This column originally appeared in The Detroit News.
Moms and dads will be firing up their furnaces this month, as summer fades and fall descends: changing leaves, crisp mornings and football weekends. We know the routine, and we love every bit of it. Except maybe those higher home heating bills.
Keeping the house and the jobsite warm isn’t cheap, but right now, it’s affordable. That’s because for more than 65 years, a safe, underground pipeline — Enbridge’s Line 5 — delivers daily up to 540,000 barrels of light crude oil, light synthetic oil and natural gas liquids.
Line 5 meets 65% of the propane demand in the upper peninsula, where temperatures get cold faster, and 55% of the propane used anywhere in the state.
The attorney general is trying to shut off that spigot, and every single one of us is caught in the crosshairs. Her lawsuits center around a tiny portion of the pipeline that safely sits deep below the water in the Straits of Mackinac.
A plan was approved just a few years ago to build a state-of-the-art tunnel deep below the lakebed and move that portion of the pipeline inside, but that’s not good enough for the attorney general. She’s apparently following ideology and not science.
If she’s successful, demand won’t change, but the way fuel is delivered will. It’d take an estimated 2,100 tanker trucks risking a spill and smashing Michigan’s crumbling roads and bridges with every mile. Try "fixing the damn roads" with that extra freight added.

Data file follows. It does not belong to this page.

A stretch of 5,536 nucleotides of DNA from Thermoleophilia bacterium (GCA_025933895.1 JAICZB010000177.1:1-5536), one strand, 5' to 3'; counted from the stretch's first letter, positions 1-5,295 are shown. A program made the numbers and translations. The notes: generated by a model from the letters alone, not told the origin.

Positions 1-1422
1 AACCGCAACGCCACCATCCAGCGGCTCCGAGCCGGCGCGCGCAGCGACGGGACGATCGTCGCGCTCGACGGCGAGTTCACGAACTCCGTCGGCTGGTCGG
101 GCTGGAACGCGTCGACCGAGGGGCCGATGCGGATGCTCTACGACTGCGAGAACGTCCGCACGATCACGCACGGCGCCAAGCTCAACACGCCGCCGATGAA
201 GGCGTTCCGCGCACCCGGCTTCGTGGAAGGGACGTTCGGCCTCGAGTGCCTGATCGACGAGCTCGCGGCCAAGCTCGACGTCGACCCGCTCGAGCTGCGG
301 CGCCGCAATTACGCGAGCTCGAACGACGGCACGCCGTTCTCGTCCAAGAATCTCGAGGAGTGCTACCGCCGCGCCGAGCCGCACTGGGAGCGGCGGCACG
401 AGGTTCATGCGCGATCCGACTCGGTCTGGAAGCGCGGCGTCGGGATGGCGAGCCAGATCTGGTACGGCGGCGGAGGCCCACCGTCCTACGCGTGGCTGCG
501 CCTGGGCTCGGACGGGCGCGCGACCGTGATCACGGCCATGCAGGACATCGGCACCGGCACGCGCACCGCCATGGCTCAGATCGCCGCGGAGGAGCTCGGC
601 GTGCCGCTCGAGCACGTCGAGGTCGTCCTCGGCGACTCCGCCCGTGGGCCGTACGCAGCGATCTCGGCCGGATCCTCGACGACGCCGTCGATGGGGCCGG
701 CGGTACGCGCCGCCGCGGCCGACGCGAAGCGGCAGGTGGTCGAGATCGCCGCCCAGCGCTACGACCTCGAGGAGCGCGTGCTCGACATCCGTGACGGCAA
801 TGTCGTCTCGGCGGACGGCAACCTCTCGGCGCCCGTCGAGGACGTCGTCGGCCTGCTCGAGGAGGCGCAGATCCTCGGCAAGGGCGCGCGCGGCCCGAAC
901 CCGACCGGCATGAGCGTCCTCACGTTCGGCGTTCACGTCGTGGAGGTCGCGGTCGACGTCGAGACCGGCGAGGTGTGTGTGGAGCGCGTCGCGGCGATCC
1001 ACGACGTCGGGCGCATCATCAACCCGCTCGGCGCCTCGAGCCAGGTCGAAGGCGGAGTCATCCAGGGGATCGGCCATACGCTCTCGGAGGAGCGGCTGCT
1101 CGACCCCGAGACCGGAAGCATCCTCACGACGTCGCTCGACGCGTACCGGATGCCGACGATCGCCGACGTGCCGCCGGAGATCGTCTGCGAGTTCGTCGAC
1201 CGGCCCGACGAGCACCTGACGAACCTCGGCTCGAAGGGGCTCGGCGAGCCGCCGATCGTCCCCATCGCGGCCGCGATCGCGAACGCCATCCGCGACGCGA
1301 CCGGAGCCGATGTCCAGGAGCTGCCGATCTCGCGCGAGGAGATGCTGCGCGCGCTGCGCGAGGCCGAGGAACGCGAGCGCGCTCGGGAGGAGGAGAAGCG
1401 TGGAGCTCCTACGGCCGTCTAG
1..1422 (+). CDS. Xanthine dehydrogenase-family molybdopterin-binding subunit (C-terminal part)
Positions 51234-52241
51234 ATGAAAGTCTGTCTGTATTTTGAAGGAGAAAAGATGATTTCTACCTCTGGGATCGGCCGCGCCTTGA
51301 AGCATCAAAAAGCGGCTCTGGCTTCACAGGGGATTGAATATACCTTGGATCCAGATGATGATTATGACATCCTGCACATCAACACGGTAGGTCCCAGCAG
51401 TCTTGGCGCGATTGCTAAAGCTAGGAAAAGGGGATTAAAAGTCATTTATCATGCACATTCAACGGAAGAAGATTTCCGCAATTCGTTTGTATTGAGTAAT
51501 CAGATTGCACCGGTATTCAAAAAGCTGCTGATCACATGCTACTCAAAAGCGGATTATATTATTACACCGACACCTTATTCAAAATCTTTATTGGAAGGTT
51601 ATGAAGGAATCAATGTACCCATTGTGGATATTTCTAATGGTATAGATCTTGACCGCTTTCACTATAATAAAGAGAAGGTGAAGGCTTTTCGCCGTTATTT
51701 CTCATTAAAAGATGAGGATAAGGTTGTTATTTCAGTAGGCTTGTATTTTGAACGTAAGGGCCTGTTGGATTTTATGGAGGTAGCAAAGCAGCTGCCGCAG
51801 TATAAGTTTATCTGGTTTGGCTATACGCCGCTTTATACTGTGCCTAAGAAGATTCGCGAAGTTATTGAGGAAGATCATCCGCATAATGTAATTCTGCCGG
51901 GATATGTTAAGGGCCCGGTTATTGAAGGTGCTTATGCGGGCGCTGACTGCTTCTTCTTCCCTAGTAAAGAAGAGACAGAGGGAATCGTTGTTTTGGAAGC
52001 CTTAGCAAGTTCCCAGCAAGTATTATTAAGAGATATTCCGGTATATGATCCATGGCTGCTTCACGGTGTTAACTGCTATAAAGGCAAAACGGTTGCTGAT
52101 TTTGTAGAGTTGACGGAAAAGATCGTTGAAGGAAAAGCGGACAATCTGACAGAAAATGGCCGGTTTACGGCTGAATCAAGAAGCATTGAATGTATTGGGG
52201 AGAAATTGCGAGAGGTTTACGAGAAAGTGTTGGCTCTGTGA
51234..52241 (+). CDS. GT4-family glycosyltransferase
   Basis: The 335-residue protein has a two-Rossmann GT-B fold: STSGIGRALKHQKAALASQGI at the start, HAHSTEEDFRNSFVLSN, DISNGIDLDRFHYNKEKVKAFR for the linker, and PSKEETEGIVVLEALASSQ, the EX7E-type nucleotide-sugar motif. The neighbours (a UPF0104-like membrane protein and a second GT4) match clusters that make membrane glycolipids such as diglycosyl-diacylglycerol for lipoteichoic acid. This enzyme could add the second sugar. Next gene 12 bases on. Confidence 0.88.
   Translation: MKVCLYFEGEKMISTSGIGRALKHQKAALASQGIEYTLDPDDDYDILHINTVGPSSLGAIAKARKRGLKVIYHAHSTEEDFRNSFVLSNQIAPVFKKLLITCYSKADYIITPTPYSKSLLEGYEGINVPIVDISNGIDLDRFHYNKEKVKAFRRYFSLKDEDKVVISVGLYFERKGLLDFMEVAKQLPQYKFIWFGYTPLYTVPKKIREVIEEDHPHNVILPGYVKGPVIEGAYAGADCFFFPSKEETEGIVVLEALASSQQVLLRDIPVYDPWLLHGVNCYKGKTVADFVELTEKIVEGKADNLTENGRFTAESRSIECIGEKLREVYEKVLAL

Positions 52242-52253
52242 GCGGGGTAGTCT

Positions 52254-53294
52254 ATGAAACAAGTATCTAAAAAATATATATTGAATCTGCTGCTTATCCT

Immediate supply shortages would kill jobs, hamstring Michigan manufacturers, stiff farmers, close small businesses and more. The Consumer Energy Alliance estimates Nessel’s goal would kill thousands of jobs, cost the state $3 billion in economic activity, $1 billion in gross state product and drain $56.8 million tax dollars out of public coffers.
This isn’t a partisan issue. In 2018, Democrats and Republicans stood together to pass the tunnel legislation.
Last year, current legislators reaffirmed their backing for Line 5 and the “Great Lakes Tunnel,” passing a new resolution with sweeping bipartisan support. In fact, some of the project’s most vocal supporters are Democratic lawmakers and labor unions, who depend on the pipeline for affordable energy and scads of good-paying jobs.
The attorney general ran on pandering to the extreme “progressive” wing of the Democratic Party and promised radical environmentalists that she’d wage war on the fossil fuel industry. Credit where it’s due, that’s a campaign promise she’s kept, regardless of the damage it’ll do to our jobs, our roads and bridges and families’ bank accounts.
This is the same attorney general who is attempting to raise rates on all Michigan families by forcing all energy companies to engage in rebates during outages. Granted, this sounds slick. But imagine if Michigan taxpayers could get rebates for all the failures of the AG’s office or state government in general.
What’s good for the goose is good for the gander.
There was a time when the office of attorney general in Michigan was synonymous with consumer protection. Frank Kelley transformed a stuffy lawyer’s job into a bureau that fought to make sure every day Michiganians were not abused by gouging.
Subsequent attorneys general pushed those efforts to new frontiers.
Nessel’s blazed an entirely different path. Instead of focusing on consumer protection, she’s politicized the office, targeted regular Michigan families for simply trying to stay in business and is waging a bizarre and potentially disastrous war that could drive up fuel costs across the state.
We expect cooler temperatures every fall in Michigan. None of us expected an attorney general fighting this hard to lock families out in the cold.
Greg McNeilly is chairman of the Michigan Freedom Fund.